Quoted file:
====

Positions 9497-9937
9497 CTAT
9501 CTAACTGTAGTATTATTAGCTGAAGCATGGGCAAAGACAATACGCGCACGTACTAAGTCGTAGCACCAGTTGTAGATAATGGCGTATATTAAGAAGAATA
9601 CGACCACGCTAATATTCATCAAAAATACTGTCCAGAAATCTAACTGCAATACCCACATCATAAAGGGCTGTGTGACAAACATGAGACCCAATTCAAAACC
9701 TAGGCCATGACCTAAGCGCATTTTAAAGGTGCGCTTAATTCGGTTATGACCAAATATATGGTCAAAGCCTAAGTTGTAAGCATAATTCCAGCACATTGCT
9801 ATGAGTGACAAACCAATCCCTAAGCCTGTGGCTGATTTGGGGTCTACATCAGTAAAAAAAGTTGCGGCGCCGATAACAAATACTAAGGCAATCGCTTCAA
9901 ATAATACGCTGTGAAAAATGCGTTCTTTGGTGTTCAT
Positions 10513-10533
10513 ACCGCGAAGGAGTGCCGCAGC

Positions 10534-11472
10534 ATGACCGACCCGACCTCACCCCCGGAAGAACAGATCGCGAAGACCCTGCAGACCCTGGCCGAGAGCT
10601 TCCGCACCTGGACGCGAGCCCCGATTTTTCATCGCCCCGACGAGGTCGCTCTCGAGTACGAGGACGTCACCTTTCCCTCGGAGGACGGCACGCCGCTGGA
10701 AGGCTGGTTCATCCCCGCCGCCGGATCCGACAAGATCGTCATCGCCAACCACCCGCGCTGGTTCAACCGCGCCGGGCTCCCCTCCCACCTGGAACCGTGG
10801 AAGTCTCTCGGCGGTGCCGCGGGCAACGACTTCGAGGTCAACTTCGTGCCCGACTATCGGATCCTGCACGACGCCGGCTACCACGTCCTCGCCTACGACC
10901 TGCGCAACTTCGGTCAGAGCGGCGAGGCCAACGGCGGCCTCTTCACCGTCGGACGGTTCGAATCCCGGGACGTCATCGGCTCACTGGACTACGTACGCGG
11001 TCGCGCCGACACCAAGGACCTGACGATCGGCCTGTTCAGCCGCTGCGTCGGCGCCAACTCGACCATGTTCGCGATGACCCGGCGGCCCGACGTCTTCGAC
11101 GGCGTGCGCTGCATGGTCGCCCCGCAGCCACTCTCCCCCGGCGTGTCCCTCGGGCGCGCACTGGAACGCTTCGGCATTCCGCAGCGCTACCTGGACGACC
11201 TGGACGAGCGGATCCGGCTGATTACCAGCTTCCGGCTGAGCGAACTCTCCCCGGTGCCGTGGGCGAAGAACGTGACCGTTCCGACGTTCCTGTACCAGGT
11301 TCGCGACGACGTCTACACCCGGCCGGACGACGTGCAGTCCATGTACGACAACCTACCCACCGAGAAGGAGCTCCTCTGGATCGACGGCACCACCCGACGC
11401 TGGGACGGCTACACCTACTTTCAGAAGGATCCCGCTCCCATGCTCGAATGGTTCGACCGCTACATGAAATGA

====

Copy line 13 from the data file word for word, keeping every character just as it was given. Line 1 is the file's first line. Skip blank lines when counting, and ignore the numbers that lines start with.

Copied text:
10701 AGGCTGGTTCATCCCCGCCGCCGGATCCGACAAGATCGTCATCGCCAACCACCCGCGCTGGTTCAACCGCGCCGGGCTCCCCTCCCACCTGGAACCGTGG